Regulators uncover how Canadian crypto firm sunk due to late founder’s Ponzi scheme

In 2019, the Canadian crypto trading platform Quadriga CX collapsed. The OSC uncovered how this collapse was due to the mismanagement of funds

Map of Canada with Bitcoin
Gerald Cotten passed away in 2018, and Quadriga collapsed a year after.

Canada’s biggest securities regulator revealed that the collapse of local cryptocurrency trading platform Quadriga CX last year was caused by a Ponzi scheme operated by Gerald Cotten, who passed away unexpectedly in December 2018.

According to the company’s Facebook page, Cotten died at the age of 30 due to complications of Crohn’s disease while he was volunteering at an orphanage in India. His death was announced in January 2019.

By February that year, Quadriga had ceased operations and filed for creditor protection. The company had more than 76,000 clients who were owed a combined $215 million CAD ($158,890,375 USD)  in assets; as well as that roughly 40 percent of these clients were Ontarians. This prompted the OSC to take the lead in investigating the case.

Their investigation, which took ten months, involved conducting interviews with key witnesses, analysing trading and blockchain data and collaborating with several regulatory bodies in Canada and abroad.

“What happened at Quadriga was an old-fashioned fraud wrapped in modern technology,” an employee at the Ontario Securities Commission (OSC) revealed.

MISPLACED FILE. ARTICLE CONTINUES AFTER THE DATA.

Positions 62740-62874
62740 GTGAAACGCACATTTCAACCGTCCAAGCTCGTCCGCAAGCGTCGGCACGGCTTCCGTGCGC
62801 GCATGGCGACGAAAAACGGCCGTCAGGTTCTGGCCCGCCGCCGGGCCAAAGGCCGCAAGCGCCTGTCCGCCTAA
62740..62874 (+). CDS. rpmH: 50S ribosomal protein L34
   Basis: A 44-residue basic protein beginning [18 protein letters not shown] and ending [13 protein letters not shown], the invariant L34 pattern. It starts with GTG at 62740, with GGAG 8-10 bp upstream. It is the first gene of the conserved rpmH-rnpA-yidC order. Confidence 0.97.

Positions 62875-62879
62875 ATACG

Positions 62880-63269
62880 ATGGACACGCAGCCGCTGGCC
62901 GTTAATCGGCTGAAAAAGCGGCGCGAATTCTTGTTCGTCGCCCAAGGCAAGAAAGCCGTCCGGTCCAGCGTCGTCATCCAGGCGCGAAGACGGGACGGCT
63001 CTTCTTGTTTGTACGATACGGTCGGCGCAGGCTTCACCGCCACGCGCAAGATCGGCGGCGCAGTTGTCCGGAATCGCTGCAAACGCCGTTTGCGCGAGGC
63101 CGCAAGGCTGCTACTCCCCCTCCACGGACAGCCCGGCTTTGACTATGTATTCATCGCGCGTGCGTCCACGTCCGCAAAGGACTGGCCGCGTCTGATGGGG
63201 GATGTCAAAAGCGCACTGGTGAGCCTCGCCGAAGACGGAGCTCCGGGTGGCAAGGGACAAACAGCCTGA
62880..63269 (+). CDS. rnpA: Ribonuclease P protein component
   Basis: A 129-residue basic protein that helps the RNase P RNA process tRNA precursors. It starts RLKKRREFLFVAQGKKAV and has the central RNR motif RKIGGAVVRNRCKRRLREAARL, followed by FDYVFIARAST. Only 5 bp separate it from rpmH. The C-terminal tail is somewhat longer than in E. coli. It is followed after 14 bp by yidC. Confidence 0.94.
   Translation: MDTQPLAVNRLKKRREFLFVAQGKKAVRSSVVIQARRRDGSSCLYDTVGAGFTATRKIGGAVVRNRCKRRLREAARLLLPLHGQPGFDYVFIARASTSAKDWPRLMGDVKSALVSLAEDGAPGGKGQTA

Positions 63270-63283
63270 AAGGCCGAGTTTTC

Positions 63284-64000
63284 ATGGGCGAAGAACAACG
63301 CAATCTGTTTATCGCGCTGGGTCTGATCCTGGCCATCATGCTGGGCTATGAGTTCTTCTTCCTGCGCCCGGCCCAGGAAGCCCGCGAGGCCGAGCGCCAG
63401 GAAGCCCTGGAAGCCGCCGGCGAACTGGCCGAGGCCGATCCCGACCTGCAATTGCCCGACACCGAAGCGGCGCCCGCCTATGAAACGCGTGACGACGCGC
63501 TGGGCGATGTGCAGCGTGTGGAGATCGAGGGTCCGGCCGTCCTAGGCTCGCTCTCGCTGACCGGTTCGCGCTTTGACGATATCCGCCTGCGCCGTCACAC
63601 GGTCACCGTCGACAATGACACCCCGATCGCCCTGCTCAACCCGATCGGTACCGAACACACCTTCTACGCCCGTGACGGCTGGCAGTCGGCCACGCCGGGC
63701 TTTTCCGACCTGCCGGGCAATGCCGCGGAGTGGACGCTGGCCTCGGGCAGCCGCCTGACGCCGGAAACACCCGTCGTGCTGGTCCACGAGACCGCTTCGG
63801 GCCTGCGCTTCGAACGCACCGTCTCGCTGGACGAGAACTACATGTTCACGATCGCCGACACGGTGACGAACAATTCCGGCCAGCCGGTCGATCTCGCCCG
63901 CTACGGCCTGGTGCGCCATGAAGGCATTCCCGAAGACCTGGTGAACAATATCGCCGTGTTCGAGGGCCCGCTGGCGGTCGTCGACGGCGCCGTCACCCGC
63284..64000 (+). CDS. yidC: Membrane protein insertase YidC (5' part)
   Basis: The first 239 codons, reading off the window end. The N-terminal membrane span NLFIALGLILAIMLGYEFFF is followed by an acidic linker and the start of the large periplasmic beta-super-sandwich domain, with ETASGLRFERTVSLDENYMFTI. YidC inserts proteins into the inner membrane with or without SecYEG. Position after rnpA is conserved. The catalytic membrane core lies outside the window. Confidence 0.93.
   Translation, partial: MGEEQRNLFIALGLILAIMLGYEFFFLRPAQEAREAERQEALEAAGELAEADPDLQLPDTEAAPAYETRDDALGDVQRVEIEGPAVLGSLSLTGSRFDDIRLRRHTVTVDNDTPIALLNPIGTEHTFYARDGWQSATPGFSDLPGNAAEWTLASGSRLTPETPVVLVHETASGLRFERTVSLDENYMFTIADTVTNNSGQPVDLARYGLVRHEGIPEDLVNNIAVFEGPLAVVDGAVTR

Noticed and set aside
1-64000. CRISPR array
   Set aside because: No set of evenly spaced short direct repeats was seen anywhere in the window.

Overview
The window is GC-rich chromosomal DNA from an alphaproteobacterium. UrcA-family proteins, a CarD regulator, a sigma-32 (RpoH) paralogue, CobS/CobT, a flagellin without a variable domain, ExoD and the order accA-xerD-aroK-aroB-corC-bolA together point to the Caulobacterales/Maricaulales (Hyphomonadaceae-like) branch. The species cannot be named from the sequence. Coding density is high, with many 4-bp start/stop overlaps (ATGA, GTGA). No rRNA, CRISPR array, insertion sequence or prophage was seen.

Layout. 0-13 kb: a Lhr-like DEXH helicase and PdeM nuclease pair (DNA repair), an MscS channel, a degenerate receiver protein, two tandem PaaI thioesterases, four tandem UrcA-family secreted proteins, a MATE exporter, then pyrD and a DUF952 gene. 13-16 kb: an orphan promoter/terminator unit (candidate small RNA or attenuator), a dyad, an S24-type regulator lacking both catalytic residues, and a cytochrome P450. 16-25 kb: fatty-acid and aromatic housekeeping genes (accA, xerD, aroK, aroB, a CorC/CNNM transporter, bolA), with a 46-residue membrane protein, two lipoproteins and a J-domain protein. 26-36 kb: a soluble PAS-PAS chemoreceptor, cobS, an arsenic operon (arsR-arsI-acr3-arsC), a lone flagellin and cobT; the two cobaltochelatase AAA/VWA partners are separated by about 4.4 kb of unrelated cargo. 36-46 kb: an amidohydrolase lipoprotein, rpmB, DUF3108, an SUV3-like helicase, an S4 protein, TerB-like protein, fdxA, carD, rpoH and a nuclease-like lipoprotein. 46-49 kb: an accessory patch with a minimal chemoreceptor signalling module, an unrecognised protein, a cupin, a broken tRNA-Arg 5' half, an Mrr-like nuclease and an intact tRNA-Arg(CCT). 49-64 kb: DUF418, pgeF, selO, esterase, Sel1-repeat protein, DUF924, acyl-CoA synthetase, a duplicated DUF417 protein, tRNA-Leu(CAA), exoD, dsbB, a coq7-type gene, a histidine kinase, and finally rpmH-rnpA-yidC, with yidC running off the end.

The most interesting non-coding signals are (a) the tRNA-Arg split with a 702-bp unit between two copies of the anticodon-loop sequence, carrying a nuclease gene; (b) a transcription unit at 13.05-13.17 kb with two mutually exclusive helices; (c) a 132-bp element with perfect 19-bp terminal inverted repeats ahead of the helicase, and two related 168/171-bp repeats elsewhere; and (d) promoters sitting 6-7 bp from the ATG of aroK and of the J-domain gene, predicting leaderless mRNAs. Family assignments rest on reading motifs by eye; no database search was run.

The staff added that while the public release of an investigative report is rare, the authorities also believed that “the tens of thousands of Ontarians who entrusted Quadriga with their money and crypto assets deserve to know what happened.”

The report revealed that when the price of crypto assets changed and he started facing losses, Cotten covered the shortfall that ensued with deposits from other clients.

The lawyer for Cotten’s widow, Richard Niedermayer, did not immediately respond to a request for comment.

“The evidence demonstrates that most of the $169 million asset shortfall resulted from Cotten’s fraudulent conduct, which took several forms,” the investigative report stated.

“Operating without any proper system of oversight or internal controls, Cotten was able to misuse client assets for years, unchecked and undetected, ultimately bringing down the entire platform.”

Around 76,000 investors from Canada and around the globe collectively lost at least $169 million CAD ($124.2 million USD) from the collapse of Quadriga in 2019. Regulators added that roughly $115 million CAD ($84,987,875 USD) of this amount was due to Cotten’s fraudulent trading.

According to the OSC, the platform owed approximately $215 million CAD ($158,896,825 USD) to its clients. Cotten also siphoned off assets for personal use, as he was discovered to have transferred about $24 million CAD to himself and to Robertson between May 2016 and January 2018.

Around $46 million CAD ($33,991,930 USD) have been recovered by Ernst & Young, the bankruptcy trustee, and paid to clients. Cotten and Robertson also returned assets that are estimated to be around $22 million CAD ( $16,257,010 USD).

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